Supporting Kenyan Orphans Affected by HIV and AIDS
In developing nations, particularly in sub-Saharan
Africa, HIV and AIDS are great risks to public health. In Kenya, HIV infections
and AIDS remain serious health issues, with thousands of parents dying every
year from AIDS-related causes, leaving children orphaned and often facing an
Thanks to the
intervention of various governments and international health organizations,
Kenya has made much progress in terms of reducing the prevalence of HIV and AIDS
during the past 20 years, but there is still a long way to go. Data from the
United States Agency for International Development (USAID) shows that the rate of
HIV infection among Kenyans ages 15 to 64 was at approximately 6.3
percent in 2008-09, and UNICEF reports HIV prevalence at 6.2 percent in
2011. With a population of more than 38 million people, Kenya has one of the
highest rates of infection in eastern Africa.
Women are more likely to
become infected than men, with 8 percent of women reporting infection compared
to 4.3 percent of men. Young women between the ages of 15 and 24 are at
particular risk and are four times more likely to become infected than young men
in this age range.
Another complication faced by international aid
organizations is the uneven distribution of reported infection. More than half
of Kenyan individuals living with HIV reside in the Nyanza and Rift Valley
provinces, placing even greater strain on already limited health care
A Crucial Turning Point
With such high rates of
infection, it is little wonder that HIV and AIDS represents one of the greatest
threats to not only adult health but also the well-being of Kenyan children.
According to UNICEF, more
than 1.1 million children were orphaned by HIV or AIDS in
Prior to 2009, when the Kenyan government introduced new
measures to protect children orphaned by AIDS, children received little support
following their parents' deaths. However, in the past four years, great strides
have been made in supporting and protecting these children. Overall health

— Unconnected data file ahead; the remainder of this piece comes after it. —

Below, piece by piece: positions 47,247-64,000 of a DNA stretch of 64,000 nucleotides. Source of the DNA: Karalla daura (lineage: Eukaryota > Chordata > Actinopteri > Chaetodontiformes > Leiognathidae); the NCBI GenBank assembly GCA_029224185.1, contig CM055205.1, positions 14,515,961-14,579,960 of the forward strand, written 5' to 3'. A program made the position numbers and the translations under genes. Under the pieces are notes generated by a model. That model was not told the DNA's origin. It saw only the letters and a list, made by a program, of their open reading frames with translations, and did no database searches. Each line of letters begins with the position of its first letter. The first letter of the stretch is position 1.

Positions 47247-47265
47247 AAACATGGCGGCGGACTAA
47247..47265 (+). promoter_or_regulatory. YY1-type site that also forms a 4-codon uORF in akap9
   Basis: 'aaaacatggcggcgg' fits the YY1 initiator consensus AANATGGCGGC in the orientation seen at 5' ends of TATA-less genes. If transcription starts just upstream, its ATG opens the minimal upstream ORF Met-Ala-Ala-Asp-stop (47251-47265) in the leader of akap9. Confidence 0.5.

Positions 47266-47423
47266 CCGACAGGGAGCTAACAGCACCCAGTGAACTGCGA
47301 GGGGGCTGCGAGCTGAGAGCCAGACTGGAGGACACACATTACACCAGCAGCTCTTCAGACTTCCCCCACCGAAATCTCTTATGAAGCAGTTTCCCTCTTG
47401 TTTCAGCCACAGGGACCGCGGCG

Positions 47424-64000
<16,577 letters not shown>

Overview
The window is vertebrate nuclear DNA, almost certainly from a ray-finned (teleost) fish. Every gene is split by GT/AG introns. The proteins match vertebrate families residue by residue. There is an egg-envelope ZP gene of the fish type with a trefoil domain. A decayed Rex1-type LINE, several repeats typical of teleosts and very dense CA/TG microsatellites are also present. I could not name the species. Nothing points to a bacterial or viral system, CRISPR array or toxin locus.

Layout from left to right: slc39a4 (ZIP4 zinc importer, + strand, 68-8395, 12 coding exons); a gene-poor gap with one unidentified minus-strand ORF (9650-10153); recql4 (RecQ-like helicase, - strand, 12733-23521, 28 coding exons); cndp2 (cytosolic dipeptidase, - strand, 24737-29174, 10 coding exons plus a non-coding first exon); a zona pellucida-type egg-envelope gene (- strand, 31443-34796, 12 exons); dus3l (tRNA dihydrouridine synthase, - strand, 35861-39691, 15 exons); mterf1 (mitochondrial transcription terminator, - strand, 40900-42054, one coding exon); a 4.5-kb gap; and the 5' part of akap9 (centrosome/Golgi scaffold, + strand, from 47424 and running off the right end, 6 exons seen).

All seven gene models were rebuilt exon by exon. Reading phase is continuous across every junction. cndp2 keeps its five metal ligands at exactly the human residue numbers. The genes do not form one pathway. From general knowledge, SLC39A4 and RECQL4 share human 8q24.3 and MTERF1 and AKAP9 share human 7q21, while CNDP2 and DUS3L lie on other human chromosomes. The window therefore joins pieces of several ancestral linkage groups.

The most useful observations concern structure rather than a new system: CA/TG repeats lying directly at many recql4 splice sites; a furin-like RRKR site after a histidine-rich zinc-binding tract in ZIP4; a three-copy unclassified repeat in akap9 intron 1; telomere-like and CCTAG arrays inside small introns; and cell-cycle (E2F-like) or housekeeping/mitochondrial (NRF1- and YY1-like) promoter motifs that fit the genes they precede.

awareness initiatives such as those operated by ChildFund, USAID and other
organizations, have led to declines in the number of AIDS-related deaths across
Kenya, which has resulted in fewer children being orphaned or otherwise left
vulnerable, according to UNAIDS, the Joint United Nations Programme on
In 2007, more than 21 percent of households caring for children
orphaned by AIDS received
some form of financial assistance, compared to 14 percent reported in 2005.
UNAIDS plans to increase access to financial support for these families, and at
present, Kenya is on track to meet its goal of providing help to 40 percent
of caregivers for AIDS-orphaned children by the end of the year.
Although the progress
reported by UNAIDS is encouraging, millions of children in Kenya lack the
assistance they need. To address this problem, ChildFund has been involved in a
long-term program to support children whose lives have been affected by HIV and
AIDS. In order to meet the terms of a $3.5 million matching grant, we
must raise $725,000 by Aug. 31, 2013.
To help us provide the vital
support these children need to survive, please consider making a donation to
this important fund. Every dollar you donate will be matched with an additional
$4.35, making your support go even further. Your generosity will make a huge
difference in the lives of children orphaned by AIDS and allow us to help even
more children and families affected by this disease.